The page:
I have a dream of setting up a sex worker library, or even setting up a sex worker section in an existing library. My first consideration for this library is that the majority of it should be books written by sex workers themselves.
There are so many books I want to share with you!
I’ve been interested to watch young activists talk about their reading lists, and a lot of the books they recommend are by writers who’ve published in the past 5-10 years. I think they’re right that these should come first — it’s relevant to the urgency of the need for decriminalization to make the work safer.
I’m going to write about those books too, but since they have so many of them covered, I’m going to spend some time here talking about the books that formed me as a worker and an activist. The first one I remember reading — and I wasn’t supposed to be reading it — was The Happy Hooker, by Xaviera Hollander, who I met decades later at a conference when she was on a panel of famous sex worker writers that also included Sydney Biddle Barrows.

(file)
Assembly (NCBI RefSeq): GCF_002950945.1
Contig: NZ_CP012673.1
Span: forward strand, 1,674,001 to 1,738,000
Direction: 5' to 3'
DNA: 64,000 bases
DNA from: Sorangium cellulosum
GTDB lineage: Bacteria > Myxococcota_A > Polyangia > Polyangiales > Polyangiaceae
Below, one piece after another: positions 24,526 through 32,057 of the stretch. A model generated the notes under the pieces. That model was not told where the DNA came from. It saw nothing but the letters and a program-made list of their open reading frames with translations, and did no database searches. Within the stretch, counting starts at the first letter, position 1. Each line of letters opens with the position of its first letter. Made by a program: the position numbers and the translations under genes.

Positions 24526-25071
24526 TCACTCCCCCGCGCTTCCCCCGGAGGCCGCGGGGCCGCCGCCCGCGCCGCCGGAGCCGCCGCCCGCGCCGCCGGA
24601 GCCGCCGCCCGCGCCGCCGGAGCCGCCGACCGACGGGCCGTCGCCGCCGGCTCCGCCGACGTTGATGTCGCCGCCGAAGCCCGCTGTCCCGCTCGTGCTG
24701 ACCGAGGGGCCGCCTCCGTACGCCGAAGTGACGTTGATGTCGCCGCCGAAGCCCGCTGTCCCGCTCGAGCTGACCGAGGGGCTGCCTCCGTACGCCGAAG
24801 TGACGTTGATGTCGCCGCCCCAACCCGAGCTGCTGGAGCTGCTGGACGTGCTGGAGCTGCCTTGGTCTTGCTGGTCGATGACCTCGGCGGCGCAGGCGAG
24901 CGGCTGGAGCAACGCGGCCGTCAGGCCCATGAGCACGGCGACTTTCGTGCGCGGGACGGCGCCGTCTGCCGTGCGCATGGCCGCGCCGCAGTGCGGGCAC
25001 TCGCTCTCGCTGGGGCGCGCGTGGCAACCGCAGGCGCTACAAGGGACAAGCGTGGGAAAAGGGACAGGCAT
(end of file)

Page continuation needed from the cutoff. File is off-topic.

I’ll have to revisit it some time — I’m sure it’s shockingly problematic. My main impression of it at the time was that it was indeed unusual to suggest that this job that was generally cast as a fate worse than death might actually be a job in which someone could be happy. I didn’t feel at all that it suggested it was a good job that we should all try; it seemed more to me that it simply said it was a job in which a person might experience some pleasure and advantages.
Above all, however, I was interested in how shameless she was. I had already picked up on a lot of sexual shame in the world around me, in the form of sniggering sexist jokes and homophobic humor. I already knew I was queer, though I wouldn’t have thought to use that word at the time, and I wasn’t ashamed of it; and I thought that being shameless was something I’d like to pursue in my lifetime.
This is the cover of the paperback I read. I’m sure you won’t be surprised to hear that I’ve repeatedly bought a similar hat.